He came to India in the 1970s to light up some hotels. He's back after over three decades to participate in Light India International 2005, the lighting industry fair closing on September 14.
Meet the soft-spoken light sculptor Howard Brandston, the founder of the world-famous architectural lighting company, Brandston Partnership Inc.
Incorporated in 1966, BPI has completed more than 3000 projects since, including those for companies, government departments, educational institutions and buildings such as the Statue of Liberty, Petronas Towers in Kuala Lumpur and some halls in the American Museum of Natural History.
Excerpts from the interview with Shuchi Bansal:
How has the company changed since 1966?
Brandston Partnership Inc. is a few hundred million dollar company today. We are present in China with offices in Beijing and Shanghai other than the one in New York. I no longer run the company on a day-today-basis.
I am just a consultant and the brand ambassador for the company. It is managed by my Chinese partner and company president Chou Lien. We are well-known in China. The company was responsible for re-lighting Taipei some years ago.
What are your plans for India?
India is an exciting market for the future. It is a high tech country. My partners are definitely looking at it.
Where did you learn lighting?
I learnt technical theatre lighting at Brooklyn college. But then I became an assistant to Stanley McCandless, the god of lighting. As an aggressive young man, I just called him one day and insisted on being his assistant. He also taught lighting at Yales. I worked with him for four years.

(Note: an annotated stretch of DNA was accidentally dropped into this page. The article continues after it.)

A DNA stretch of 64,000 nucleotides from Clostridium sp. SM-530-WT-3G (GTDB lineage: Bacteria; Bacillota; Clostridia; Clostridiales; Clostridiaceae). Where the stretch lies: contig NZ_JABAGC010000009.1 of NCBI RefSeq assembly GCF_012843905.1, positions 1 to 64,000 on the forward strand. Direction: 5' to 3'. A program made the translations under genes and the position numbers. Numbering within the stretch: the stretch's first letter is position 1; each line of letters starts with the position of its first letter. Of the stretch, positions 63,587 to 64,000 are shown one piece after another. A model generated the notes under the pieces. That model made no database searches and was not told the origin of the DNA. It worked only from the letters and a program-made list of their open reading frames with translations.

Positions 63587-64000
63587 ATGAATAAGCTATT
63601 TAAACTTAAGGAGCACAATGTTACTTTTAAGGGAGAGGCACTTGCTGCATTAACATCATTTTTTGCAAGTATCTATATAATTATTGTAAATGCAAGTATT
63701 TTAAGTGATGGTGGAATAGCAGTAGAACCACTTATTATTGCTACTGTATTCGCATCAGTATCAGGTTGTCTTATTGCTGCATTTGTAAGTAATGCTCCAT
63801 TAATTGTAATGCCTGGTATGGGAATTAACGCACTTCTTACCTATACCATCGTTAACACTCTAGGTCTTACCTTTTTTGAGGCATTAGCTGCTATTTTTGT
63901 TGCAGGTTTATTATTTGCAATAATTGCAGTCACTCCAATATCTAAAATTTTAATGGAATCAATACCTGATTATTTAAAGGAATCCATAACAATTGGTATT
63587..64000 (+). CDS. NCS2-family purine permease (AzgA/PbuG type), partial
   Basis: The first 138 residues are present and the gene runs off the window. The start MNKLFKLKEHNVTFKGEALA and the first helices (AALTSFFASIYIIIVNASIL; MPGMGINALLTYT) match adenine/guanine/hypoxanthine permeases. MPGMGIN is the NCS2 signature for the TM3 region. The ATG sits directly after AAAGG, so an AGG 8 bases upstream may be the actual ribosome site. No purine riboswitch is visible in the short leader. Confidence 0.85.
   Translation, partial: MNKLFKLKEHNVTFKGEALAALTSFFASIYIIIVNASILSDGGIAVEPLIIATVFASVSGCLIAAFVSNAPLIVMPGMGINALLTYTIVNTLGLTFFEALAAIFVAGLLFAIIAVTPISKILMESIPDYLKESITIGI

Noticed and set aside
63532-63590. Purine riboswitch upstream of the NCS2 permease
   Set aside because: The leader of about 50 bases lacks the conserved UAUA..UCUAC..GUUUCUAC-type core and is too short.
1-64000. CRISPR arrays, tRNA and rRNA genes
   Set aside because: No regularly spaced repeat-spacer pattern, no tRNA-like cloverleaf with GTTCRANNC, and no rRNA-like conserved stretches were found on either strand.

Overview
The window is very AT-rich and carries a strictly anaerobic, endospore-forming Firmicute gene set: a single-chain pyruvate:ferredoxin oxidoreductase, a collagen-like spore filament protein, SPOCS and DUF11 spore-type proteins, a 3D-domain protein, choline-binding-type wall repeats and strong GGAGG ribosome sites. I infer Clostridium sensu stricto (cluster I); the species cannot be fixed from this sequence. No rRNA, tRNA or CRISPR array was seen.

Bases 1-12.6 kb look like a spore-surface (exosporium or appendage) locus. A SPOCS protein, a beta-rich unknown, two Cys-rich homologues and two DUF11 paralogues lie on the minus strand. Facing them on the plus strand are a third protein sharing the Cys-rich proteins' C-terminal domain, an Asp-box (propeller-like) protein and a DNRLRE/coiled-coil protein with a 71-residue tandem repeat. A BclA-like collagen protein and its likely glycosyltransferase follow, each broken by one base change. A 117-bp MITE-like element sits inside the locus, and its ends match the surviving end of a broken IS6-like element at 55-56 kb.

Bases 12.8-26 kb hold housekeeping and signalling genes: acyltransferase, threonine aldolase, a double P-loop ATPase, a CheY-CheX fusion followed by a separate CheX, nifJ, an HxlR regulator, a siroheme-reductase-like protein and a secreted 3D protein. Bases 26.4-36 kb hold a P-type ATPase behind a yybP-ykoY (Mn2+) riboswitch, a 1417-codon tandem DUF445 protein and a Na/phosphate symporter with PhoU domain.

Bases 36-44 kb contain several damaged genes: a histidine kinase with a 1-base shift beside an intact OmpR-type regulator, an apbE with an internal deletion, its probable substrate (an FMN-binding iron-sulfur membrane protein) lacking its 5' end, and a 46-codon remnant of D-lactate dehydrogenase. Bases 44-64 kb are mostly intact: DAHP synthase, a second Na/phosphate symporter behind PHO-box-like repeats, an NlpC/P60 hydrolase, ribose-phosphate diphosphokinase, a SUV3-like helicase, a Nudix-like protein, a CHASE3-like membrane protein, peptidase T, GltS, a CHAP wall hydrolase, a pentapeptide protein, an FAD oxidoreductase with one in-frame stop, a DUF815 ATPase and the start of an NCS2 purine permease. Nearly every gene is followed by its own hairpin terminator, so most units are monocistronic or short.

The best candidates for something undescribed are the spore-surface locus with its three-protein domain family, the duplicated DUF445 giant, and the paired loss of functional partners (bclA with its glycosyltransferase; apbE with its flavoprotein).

That was the beginning of real education which led to the work that I do now. He was the first generation lighting designer. I did theatre lighting but was personally fascinated by architectural lighting. So I studied architecture informally. I attended classes but did not get a degree.
Which have been your important projects?
Lighting up the Statue of Liberty was not a big project but a very prestigious one. It had been lighted several times before, but there was something wrong. The lady never looked pretty. I hired a boat and I used to go and shine so many lights on her. She always looked bad. I think it was a visual perception problem.
The idea was to make her look tall, commanding and dignified. One morning I sat and watched her. The sun came up and lit her.
Immediately I realised that we needed two light sources to illuminate her. One to mimic the sun and the other to mimic the morning sky. Having done that, we graded her lighting. It grows brighter as you look up so that you are made to look up.
Has the lighting business changed since 1966?
The major change is in technology design. But for the most part, lighting is cowered by the tyranny of science.
Do different organisations require different lighting?
Yes. Every country has a culture. Each government department has a culture. So you cannot have one homogenised office for everyone. The idea is to give them a place they'd like to see.